Cover image for The tree of life : a book depicting the life of Charles Darwin, naturalist, geologist & thinker
The tree of life : a book depicting the life of Charles Darwin, naturalist, geologist & thinker
Sís, Peter, 1949-
Personal Author:
First edition.
Publication Information:
New York : Farrar Straus Giroux, [2003]

Physical Description:
1 volume (unpaged) : color illustrations ; 31 cm
Presents the life of the famous nineteenth-century naturalist using text from Darwin's writings and detailed drawings by Sis.
General Note:
"Frances Foster books."
Reading Level:
IG 890 Lexile.
Program Information:
Accelerated Reader AR MG 6.3 0.5 70428.

Reading Counts RC 3-5 5.6 4 Quiz: 34426 Guided reading level: NR.
Electronic Access:
Publisher description
Format :


Call Number
Material Type
Home Location
Item Holds
QH31.D2 S57 2003 Juvenile Non-Fiction Central Closed Stacks
QH31.D2 S57 2003 Juvenile Non-Fiction Biography
QH31.D2 S57 2003 Juvenile Non-Fiction Biography
QH31.D2 S57 2003 Juvenile Non-Fiction Open Shelf
QH31.D2 S57 2003 Juvenile Non-Fiction Biography
QH31.D2 S57 2003 Juvenile Non-Fiction Biography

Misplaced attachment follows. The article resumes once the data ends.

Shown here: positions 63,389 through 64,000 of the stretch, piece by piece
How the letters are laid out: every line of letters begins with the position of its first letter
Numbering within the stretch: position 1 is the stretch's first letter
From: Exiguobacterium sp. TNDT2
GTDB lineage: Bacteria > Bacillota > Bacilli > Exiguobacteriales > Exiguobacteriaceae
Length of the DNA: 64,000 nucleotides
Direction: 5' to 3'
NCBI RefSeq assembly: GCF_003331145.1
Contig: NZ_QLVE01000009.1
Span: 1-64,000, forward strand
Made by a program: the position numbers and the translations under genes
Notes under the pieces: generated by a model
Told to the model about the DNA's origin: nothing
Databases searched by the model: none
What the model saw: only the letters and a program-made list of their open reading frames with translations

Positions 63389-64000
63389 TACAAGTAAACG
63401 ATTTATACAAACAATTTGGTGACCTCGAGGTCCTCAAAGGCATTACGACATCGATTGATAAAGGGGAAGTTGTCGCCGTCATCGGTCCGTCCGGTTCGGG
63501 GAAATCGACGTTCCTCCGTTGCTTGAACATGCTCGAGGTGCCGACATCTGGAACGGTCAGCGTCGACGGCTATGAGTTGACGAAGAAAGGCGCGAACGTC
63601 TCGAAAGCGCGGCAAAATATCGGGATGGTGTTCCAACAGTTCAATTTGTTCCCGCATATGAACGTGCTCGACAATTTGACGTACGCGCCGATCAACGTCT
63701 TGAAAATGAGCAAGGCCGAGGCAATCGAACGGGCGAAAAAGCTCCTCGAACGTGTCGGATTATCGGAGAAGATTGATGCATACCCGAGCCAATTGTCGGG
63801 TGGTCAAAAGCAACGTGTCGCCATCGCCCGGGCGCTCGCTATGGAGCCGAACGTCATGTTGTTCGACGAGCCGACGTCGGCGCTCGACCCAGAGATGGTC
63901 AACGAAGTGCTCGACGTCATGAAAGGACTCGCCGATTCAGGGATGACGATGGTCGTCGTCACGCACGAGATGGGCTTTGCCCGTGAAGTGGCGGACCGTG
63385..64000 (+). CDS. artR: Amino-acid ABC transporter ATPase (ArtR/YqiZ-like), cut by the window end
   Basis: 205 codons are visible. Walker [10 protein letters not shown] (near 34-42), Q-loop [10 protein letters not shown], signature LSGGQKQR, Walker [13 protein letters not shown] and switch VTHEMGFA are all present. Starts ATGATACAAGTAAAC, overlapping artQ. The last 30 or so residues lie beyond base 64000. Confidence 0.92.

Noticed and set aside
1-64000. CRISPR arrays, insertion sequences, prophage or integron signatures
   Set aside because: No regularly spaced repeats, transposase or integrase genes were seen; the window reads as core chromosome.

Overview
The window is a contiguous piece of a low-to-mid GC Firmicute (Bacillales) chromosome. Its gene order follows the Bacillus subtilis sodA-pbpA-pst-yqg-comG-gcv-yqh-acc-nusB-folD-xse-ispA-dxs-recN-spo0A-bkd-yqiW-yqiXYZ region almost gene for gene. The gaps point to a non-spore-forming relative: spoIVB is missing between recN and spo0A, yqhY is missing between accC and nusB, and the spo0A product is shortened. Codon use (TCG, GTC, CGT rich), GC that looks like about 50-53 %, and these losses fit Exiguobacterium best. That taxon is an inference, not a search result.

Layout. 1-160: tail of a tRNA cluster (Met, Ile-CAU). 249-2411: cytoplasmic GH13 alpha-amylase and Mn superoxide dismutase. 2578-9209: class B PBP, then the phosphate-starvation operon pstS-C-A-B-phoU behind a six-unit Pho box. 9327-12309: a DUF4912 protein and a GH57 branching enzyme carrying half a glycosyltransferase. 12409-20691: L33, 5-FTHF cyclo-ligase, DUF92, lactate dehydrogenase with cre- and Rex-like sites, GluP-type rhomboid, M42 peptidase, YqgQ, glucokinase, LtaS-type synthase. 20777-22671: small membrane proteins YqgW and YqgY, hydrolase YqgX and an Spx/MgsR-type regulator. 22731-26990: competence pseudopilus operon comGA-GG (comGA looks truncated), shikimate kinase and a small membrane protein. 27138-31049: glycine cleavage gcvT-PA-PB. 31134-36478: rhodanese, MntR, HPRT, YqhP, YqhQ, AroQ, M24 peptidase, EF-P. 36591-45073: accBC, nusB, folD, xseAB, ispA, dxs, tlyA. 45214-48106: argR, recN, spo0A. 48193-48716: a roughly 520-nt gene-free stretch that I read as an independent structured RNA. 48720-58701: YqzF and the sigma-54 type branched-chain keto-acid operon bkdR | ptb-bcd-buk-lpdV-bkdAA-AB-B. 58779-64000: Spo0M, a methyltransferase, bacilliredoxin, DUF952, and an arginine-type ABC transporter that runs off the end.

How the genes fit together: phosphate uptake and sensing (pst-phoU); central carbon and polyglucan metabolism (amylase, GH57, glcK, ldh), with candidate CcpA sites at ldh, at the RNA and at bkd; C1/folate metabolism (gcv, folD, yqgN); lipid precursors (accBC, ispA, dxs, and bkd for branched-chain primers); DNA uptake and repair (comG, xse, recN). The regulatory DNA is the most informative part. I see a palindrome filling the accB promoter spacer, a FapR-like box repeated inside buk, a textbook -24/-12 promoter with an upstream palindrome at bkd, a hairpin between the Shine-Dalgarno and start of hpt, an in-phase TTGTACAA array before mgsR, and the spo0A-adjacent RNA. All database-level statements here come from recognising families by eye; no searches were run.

QH31.D2 S57 2003 Juvenile Non-Fiction Biography

On Order



In this brilliant presentation of a revolutionary thinker's life, the picture book becomes an art form

As far as I can judge, I am not apt to follow blindly the lead of other men . . .

Charles Darwin was, above all else, an independent thinker who continues even now to influence the way we look at the natural world. His endless curiosity and passion for detail resulted in a wealth of notebooks, diaries, correspondence, and published writings that Peter Sís transforms into a visual treasure trove. A multilayered journey through Darwin's world, The Tree of Life begins with his childhood and traces the arc of his life through university and career, following him around the globe on the voyage of the Beagle, and home to a quiet but momentous life devoted to science and family. Sís uses his own singular vision to create a gloriously detailed panorama of a genius's trajectory through investigating and understanding the mysteries of nature. In pictures executed in fine pen and ink and lush watercolors - cameo portraits, illustrated pages of diary, cutaway views of the Beagle, as well as charts, maps, and a gatefold spread - Peter Sís has shaped a wondrous introduction to Charles Darwin. This title has Common Core connections.